This article is from the April 2019 Grand Rapids Magazine. Available on newsstands now or via subscription.
Sarah Mayne’s childhood passion has undulated into something sacred. From sisterhood circles in the neighborhood to international dance troupes, Mayne embodies the essence of shimmy in everything she does — which is mainly dance.
Hence, Shimmy is a fitting rebrand of her well-known dance company Bellydance Grand Rapids.
“I want to do right by this art form and give it the respect that it deserves,” Mayne said, explaining that the term “belly dance” was contrived by people in the West. “Because we saw undulations and moving bellies.”
This dance style is referred to in the East as raqs sharqi, or oriental dance. Additionally, her studio classes include hula, Tahitian and Bollywood dance — all of which incorporate a shimmy of some sort.
ShimmyUSA, Mayne’s dance studio in the East Hills neighborhood at 959 Lake Drive SE, Suite 200, has been transformed into a 2,000-square-foot black box theater for tantalizing performances (a far cry from Mayne’s early dancing days). Like many Grand Rapids kids, her parents enrolled her in a ballet class at 5 years old.
“I remember my first performance,” Mayne said. “I had a little white tutu — every little girl’s dream. There was this sweet little boy and his job was to lift me up, but he dropped me. I ran off stage crying. I was traumatized.”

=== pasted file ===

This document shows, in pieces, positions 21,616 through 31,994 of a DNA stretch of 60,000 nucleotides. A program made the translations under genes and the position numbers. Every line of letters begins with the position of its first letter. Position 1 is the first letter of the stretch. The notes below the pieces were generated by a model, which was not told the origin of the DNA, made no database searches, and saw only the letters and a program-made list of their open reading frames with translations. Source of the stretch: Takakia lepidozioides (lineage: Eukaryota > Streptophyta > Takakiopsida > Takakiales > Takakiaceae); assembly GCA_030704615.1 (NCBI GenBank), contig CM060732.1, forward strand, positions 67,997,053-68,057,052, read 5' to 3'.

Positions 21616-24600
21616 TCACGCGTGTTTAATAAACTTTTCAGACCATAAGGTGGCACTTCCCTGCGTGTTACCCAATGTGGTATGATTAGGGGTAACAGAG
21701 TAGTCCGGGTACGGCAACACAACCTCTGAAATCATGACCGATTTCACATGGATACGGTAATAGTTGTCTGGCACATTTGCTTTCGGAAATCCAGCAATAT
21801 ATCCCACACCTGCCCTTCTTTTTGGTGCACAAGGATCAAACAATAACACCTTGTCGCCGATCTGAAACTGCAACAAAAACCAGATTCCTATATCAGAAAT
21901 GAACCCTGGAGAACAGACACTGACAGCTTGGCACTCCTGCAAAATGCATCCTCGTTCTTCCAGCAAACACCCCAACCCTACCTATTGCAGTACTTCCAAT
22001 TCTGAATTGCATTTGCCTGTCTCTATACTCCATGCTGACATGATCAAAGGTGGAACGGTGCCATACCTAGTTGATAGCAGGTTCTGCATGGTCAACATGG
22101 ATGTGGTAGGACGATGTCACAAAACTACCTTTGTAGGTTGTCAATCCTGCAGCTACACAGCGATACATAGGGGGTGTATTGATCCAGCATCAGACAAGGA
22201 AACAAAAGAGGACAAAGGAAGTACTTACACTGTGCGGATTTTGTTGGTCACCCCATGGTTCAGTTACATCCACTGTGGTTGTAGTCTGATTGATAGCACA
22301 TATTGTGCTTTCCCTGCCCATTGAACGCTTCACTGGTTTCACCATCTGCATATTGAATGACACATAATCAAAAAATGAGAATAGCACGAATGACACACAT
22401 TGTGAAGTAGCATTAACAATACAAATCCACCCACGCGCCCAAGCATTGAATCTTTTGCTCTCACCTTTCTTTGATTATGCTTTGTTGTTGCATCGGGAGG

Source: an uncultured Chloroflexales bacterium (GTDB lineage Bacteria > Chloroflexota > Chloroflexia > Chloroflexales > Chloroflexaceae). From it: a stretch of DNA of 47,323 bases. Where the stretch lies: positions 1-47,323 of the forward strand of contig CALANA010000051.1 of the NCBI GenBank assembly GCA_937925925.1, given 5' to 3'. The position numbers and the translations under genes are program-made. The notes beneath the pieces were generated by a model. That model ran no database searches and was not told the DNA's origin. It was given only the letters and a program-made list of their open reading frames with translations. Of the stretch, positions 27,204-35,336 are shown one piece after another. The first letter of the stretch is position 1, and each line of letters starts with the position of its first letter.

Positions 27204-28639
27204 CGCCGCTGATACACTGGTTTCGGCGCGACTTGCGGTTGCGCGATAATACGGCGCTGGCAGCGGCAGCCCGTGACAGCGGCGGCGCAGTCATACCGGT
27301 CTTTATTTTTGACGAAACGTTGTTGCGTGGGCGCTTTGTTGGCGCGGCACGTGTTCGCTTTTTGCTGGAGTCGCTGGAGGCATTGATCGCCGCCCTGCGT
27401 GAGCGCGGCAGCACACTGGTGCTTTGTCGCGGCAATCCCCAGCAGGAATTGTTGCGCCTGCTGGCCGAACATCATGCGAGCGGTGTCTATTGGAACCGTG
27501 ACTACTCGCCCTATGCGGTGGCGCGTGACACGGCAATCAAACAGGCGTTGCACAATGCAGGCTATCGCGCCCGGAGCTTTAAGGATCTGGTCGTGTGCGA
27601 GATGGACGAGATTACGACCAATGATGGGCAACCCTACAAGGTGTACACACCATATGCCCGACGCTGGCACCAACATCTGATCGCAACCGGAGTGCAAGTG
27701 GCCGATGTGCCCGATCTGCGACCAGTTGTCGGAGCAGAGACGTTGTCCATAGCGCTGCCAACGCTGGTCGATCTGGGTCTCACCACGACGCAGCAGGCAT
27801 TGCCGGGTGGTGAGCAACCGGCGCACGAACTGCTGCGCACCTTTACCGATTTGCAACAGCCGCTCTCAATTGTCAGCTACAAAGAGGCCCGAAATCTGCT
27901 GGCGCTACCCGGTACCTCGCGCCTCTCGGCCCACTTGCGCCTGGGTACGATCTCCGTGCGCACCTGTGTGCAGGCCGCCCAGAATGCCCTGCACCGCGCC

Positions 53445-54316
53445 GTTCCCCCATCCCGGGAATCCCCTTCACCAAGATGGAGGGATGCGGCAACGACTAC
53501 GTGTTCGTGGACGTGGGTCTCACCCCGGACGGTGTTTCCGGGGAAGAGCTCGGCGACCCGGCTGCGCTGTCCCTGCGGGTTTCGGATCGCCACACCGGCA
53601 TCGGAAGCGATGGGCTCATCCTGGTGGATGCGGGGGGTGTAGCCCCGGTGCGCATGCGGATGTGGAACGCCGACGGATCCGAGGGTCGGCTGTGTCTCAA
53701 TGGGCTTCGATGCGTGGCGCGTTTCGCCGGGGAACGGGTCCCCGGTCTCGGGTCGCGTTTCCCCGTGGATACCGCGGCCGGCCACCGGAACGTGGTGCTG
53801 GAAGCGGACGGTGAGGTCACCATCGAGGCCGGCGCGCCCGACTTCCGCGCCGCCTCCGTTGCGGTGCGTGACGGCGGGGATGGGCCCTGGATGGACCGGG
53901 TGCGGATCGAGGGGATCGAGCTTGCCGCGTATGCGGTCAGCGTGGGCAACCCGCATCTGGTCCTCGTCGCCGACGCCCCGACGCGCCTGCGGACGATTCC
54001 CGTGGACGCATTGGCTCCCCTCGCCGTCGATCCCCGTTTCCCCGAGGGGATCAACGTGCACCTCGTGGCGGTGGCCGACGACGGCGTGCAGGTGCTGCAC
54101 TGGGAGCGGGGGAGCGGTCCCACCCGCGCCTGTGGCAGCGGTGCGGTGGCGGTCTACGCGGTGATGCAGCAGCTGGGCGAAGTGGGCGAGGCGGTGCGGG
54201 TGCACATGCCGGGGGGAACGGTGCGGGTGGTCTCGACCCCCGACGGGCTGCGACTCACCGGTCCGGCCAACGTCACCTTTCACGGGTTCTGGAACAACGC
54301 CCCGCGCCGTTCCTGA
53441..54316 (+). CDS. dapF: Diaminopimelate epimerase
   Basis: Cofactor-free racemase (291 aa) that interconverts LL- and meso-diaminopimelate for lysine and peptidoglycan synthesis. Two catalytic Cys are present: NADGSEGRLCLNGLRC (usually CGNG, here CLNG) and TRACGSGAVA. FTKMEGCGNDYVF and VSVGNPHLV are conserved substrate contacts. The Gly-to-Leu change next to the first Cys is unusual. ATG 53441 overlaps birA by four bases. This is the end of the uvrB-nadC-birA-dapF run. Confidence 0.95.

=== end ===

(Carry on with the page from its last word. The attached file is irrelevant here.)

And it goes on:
Nonetheless — and even though that was the only formal dance training she received in her youth — Mayne insisted she has always loved dance. She danced at school events, dance parties, concerts and at a swing dance class at Grand Rapids Civic Theatre. After high school, she traveled west and, in a Volkswagen van no less, wound up in Humboldt County, California. It was there she attended a Saturday market and saw a group of women dancing outside, in the grass, barefoot, to a drummer.
“I remember watching their movements, their fluidity, their hips,” Mayne said. “I thought, ‘Woah, what is that? I want to do that!’”
And she did do that … until a call from home came. Mayne’s mother was diagnosed with cancer. Mayne moved back to Grand Rapids at once.
She found a salsa dance class she liked but learned she was a terrible partner. “I just struggle with people leading me,” she said.
Mayne, who used to teach tribal style belly dance to her sister’s friends at weekly potluck gatherings, “for fun and love, not for money,” eventually began performing at UICA events, Grand Rapids Festival of the Arts, and Mezze Cafe and Cabaret. Her first troupe was called The Sacred Dances of the Garbha-Grha.
Now, Mayne and her troupe are part of an international circuit, and they offer a variety of dance classes for all levels nearly every night of the week at the Shimmy studio.
“With life’s difficulties, and especially with losing my mom, I lost my ability to express myself through words,” Mayne said. “And I found a much deeper, more meaningful well for me to draw from with dance. I didn’t have to explain myself, I didn’t have to open my mouth or express my emotions through tears, I could just move through it.”
For more information about upcoming classes and performances, visit shimmyusa.com.
— Emily Clingman
Photo: Sarah Mayne and belly dancers at the ShimmyUSA dance studio. By Johnny Quirin.